The Southern DHB has received more than 200 submissions on the proposed changes to its maternity care model, which would controversially cease birthing services and postnatal stays at the Lumsden maternity unit.
The submission period for the health board's proposed model of maternity care closed last week.
Southern DHB executive director for strategy, primary and community directorate Lisa Gestro said the health board was reading and evaluating all input and questions received.
She said the DHB expected to be able to release an updated plan by the end of May. In the meantime, the Southern DHB says it will continue to take bookings for the centre until a final decision is made.
"I'd like to thank everyone who took the time to read the proposal and to provide us with their feedback," she said.
On Tuesday (April 10), Clutha-Southland MP Hamish Walker also handed over his petition of more than 5100 signatures in support of the centre to Health Minister Dr David Clark.
“Rural mums deserve much better and I hope the Health Minister listens to their concerns as a result of my petition,” he said.
As the DHB sorts through the submissions, the future of Lumsden Maternity may revolve around how the Southern DHB's requirements from the Ministry of Health are interpreted.
In its agreement with the Ministry of Health, the DHB is required to provide a primary birthing unit in a catchment that both sees 100 pregnancies in a year and is more than an hour away from a hospital.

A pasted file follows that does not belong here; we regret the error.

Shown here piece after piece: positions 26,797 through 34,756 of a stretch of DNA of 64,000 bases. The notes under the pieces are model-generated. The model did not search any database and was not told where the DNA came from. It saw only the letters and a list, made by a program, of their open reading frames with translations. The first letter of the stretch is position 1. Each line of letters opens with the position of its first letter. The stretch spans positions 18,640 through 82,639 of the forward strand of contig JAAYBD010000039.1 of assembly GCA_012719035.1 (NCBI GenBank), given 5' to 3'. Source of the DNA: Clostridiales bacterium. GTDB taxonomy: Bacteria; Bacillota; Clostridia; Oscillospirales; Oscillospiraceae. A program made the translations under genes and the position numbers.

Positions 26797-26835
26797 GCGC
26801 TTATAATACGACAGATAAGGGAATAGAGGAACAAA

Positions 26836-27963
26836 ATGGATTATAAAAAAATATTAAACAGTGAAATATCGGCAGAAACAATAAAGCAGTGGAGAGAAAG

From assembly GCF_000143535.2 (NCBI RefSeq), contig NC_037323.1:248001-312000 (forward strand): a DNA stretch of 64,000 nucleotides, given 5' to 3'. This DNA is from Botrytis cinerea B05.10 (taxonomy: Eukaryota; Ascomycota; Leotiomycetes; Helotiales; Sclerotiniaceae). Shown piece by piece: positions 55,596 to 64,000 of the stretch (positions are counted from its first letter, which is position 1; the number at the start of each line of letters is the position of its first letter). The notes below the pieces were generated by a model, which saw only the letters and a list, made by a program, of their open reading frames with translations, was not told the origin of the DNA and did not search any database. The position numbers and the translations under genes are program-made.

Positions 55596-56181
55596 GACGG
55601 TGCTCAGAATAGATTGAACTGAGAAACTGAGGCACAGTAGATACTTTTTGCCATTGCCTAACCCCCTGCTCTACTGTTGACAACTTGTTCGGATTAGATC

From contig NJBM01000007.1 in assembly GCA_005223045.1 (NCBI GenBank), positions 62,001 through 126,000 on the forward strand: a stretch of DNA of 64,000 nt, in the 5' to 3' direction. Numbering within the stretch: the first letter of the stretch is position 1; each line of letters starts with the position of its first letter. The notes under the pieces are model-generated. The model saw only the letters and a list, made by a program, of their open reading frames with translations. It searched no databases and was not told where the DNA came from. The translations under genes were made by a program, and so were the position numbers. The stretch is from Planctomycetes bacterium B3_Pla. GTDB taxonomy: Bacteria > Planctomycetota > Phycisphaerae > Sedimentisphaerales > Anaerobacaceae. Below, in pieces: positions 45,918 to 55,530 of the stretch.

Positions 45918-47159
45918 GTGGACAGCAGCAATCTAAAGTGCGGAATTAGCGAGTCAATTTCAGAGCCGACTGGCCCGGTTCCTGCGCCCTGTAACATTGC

However the catchment boundaries in question, and how many pregnancies occur within it, are being debated between the DHB and the trust that operates the Lumsden centre.
Thus far the DHB has provided birthing numbers, not pregnancies, in its case to show low demand of the unit. According to the DHB, there were 38 births at Lumsden last year, although that number has also been contested by the Northern Southland Health Company.
Mrs Gestro said reviewing birth and pregnancy numbers, as well as catchments boundaries, would be a part of the health board's review process.
The health company's own submission to the DHB provided different data it claims show the centre is meeting the pregnancy and catchment requirement.
Northern Southland Health Company chairwoman Carrie Adams said the company and the DHB had made a step forward, agreeing that the antenatal blood tests a woman took to confirm a pregnancy were the most reliable source of information regarding pregnancy numbers in the area.
The health company's submission said there were 104 pregnancies determined by the blood test last year across Athol, Balfour, Garston, Lumsden, Manapouri, Mossburn, and Te Anau.
There were an additional 23 pregnancies if Riversdale, Waikaia, Kingston, and Dipton were included in the catchment area.